It is amidst all these debates that the 19th edition of the IFFK has arrived in Thiruvananthapuram again, lending the urban landscapes a festive air in which the local and the global celebrate their variant hues. As films, filmmakers, directors, producers, promoters, distributors, critics, intellectuals, media and audiences of diverse demographics come together, the circuit remains incomplete without thinking of hotels, cinema halls bursting at the seams, tea shops, autorickshaw drivers and a general public which await with curiosity the energy and polemic derived from interactions between such a complex network of actors. It is a unique forum where art meets markets, the cultural, the aesthetic and the political seem to converge and diverge in complex ways, and public pleasures and private desires, creativity and competition commingle to generate curious synergies.

Focus on Turkey

This time many seem excited by the fact that the country focus is Turkey, a land that finds an empathetic resonance in the heart of every Malayali film buff, owing probably to its cultural and socio-political similarities with Kerala.

Paying a glowing tribute to the centenary year of Turkish Cinema, IFFK has eight films in the package including Yozgat Blues directed by Mahmut Fazil Cozkun, Reis Celik’s Night of Silence, Tayfun Pirselimoglu’s I Am Not Him , Seren Yuce’s Majority , Huseyin Karabey’s Come To My Voice, Kaan Mujdeci’s Sivas and Yesim Ustaoglu’s Pandora’s Box. Mahmut Fazıl Cozkun had received the Golden Tulip for Best Director at Istanbul Film Festival for his Wrong Rosary, and Yozgat Blues is his much awaited second film. Majority is a resounding slap on the face of Turkish patriarchy and is bound to draw feminist film viewers. Sivas, selected to compete for the Golden Lion at the 71st Venice International Festival, had won the Special Jury Prize there and is a heart stealer both for its stunning performances and sparse narrative. Pandora’s Box, a woman’s poignant tale of isolation and alienation, was judged the Best Film at the San Sebastian Film Festival recently. With Nuri Bilge Ceylan Turkish cinema seems to have received a new visibility and status all over the world, even while all is not well in the home front owing to severe political censorship and restrictions.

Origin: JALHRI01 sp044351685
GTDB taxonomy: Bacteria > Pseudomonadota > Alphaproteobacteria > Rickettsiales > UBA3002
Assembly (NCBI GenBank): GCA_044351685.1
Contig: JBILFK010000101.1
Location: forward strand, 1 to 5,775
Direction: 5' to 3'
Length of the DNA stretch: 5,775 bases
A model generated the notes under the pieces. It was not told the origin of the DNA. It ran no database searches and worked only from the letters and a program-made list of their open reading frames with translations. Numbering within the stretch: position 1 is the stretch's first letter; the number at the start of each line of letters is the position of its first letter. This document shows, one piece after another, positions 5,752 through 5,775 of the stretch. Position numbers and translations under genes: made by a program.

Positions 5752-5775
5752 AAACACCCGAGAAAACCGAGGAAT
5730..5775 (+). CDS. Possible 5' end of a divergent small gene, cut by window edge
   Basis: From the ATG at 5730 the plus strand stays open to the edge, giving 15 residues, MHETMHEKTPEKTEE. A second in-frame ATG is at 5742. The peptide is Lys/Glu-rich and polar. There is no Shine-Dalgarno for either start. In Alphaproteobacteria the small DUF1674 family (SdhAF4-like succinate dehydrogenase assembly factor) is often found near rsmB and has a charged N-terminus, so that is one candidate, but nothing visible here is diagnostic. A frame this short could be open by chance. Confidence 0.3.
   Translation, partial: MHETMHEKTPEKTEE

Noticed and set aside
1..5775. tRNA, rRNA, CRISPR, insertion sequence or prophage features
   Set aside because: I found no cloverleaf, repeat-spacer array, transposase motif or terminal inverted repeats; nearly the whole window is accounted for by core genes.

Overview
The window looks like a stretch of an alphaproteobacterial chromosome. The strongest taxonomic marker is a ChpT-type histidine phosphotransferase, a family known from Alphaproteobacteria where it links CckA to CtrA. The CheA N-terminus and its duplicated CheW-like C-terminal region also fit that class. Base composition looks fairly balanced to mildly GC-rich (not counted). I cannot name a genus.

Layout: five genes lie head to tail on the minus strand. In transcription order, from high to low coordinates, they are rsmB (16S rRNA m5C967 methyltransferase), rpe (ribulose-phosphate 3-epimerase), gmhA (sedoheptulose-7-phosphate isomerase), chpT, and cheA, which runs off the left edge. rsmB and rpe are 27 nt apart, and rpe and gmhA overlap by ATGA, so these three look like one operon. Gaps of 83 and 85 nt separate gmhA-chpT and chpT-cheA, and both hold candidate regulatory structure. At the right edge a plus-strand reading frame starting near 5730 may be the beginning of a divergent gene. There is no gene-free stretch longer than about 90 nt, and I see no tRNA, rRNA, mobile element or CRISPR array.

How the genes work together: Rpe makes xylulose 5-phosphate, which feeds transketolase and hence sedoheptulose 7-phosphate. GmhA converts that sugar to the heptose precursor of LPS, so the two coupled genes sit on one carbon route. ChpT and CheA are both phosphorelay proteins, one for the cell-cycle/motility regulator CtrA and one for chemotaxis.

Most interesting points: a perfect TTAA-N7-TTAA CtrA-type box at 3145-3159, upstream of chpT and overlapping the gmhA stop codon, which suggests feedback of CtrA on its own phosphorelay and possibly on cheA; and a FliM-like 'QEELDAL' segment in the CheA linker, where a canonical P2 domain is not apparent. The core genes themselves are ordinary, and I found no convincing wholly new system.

World cinema

The French Connection has a pack of seven films from France. There is a Chinese package with six films. The World Cinema Package, with 60 films from 37 countries, looks inviting this year with Ceylan’s Winter Sleep, Olivier Assayas’ Clouds of Sils Maria, Mohsen Makhmalbaf’s The President, Zhang Yimou’s Coming Home, Krzysztof Zanussi’s Foreign Body, Kim ki-Duk’s new film One on One, Andrei Konchalovsky’s Postman’s White Nights, Yuval Adler’s Bethlehem, Vikram Sengupta’s Labour of Love, Takashi Mike’s Over Your Dead Body and Andrey Zvyagintsev’s Leviathan among numerous other films that have bagged international acclaim.

Women and IFFK

In bearing witness to the increasing presence of women in cinema, IFFK will have a significant collection of cinema directed by women. The World Cinema section has 12 films by women including Gillian Robespierre, Chika Anadu, Maria Gamboa, Dyana Gaye, Natalia Smirnoff, Bety Reis, Tatjana Bozic, Sonja Prosenc, Anne Weil, Claudia Pinto, Narges Abyar and Pascale Ferran and Anu Menon. Japanese director Naomi Kawase's four films- Suzaku, Still the Water, Firefly and Hanezu- appear in the Contemporary Masters category.